2020 FSA Posters
P028: INTRAOPERATIVE ANAPHYLACTIC SHOCK DURING APPENDECTOMY IN A PEDIATRIC PATIENT
Mohamad El Churafa, DO; Bradley Ullman, MD; Giuseppe Giuratrabocchetta, MD; University of Florida Health
Introduction: Anaphylaxis is a rare, life-threatening immunological response to an antigen. Generally, anaphylaxis occurs from re-exposure to an allergen but can also occur at initial exposure due to cross reactive antibodies. The incidence of intraoperative anaphylaxis and anaphylactoid reactions has been estimated to be between 1 in 3,500 to 1 in 13,000 cases. Neuromuscular blockers (NMBs) have been found to be the most common cause of anaphylaxis, followed by latex and antibiotics, during anesthesia. Early recognition and prompt treatment of patients experiencing anaphylaxis is critical to reducing mortality and morbidity. We are presenting the intra-operative course, diagnosis and management of a patient experiencing anaphylactic shock.
Case Presentation: 13 year-old morbidly obese male with no past medical or surgical history complaining of nausea and vomiting for more than 24 hours. Objective findings were highly concerning for appendicitis. He underwent emergent laparoscopic appendectomy utilizing general endotracheal anesthesia with rapid sequence intravenous induction using propofol and succinylcholine. Intubation was performed with a MAC 3 blade and 7.0mm endotracheal tube which passed easily. Manual ventilation was difficult, with no chest rise and end-tidal CO2. Patient had elevated peak airway pressures, low tidal volumes (<100 ml) with bilateral wheezing on auscultation. A diagnosis of severe bronchospasm was made. Shortly after induction the patient began to experience severe hypotension and a diagnosis of anaphylactic shock was made, likely to succinylcholine. To support his multi-organ system collapse, epinephrine boluses were initiated and later transitioned to a continuous infusion after placement of an arterial line. Maintenance of anesthesia with sevoflurane was converted to total intravenous anesthesia with propofol. With successful cardiopulmonary stabilization dexamethasone, diphenylhydramine, and ranitidine were administered. After communicating with the surgical team, it was deemed safe to proceed with the case. Antibiotics and rocuronium were administered without incident. Post operatively, patient was admitted to the pediatric intensive care unit intubated. Epinephrine was weaned off over the course of 13 hours, he was extubated on postoperative day (POD) #1 and discharged uneventfully on POD#2.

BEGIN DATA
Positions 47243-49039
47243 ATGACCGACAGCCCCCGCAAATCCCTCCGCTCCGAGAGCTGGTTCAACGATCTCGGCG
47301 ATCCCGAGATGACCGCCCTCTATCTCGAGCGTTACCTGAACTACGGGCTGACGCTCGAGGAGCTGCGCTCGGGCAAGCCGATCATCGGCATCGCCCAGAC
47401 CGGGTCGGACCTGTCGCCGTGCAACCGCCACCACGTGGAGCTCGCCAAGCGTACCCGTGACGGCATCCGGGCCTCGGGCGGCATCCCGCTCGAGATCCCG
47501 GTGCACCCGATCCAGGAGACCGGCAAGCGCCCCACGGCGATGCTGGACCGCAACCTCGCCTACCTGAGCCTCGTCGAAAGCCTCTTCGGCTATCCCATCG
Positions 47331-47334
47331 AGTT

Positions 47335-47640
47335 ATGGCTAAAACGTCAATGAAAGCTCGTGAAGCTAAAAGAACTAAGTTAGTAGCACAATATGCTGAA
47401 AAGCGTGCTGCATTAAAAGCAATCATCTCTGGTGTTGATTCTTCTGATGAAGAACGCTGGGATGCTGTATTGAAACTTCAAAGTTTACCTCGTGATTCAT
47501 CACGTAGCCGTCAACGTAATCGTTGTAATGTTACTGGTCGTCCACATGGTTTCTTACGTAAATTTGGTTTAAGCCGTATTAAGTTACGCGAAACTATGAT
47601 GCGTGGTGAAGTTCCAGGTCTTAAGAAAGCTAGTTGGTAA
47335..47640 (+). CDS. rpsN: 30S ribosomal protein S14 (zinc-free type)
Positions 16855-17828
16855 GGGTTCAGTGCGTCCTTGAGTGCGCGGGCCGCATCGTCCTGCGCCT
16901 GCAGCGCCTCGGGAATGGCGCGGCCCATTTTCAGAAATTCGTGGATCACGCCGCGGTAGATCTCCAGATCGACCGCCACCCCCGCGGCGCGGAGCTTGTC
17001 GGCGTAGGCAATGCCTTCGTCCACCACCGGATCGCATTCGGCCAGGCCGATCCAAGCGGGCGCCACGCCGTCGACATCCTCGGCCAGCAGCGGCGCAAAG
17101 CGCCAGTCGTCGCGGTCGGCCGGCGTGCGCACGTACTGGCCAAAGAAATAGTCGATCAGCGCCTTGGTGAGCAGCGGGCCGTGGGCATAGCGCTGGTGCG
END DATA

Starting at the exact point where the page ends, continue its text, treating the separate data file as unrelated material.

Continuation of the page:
Discussion: Anaphylaxis and anaphylactoid reactions in the perioperative period can be life-threatening; occurring in approximately 1 in 6,500 administrations of NMBs. Although clinical manifestations are indistinguishable, anaphylactic reactions are immune mediated (anti-IgE) while the latter is due to direct nonimmune mediated release of mediators or direct complement activation. Cross-sensitivity can occur with NMBs likely from prior exposure to tertiary or quaternary ammonium compounds. Prompt identification and treatment of a patient experiencing anaphylactic shock is critical as cardiovascular collapse appears to be more common during surgical procedures than during nonsurgical anaphylaxis. In fact, anaphylaxis has a mortality of 3.4 % and accounts for 4.3% of deaths occurring under general anesthesia. Several scholarly reports reiterate the importance of removing the offending agent, maintaining the airway with 100% oxygen, resuscitation with fluid and epinephrine boluses, administration of bronchodilators, and placement of invasive monitors. Antihistamines and corticosteroids may be considered. Serum tryptase and histamine can be drawn intraoperatively for further evidence of anaphylactic reaction. Full post-operation work-up with an allergist is recommended.
Figure 1: anaphylaxis reaction mechanism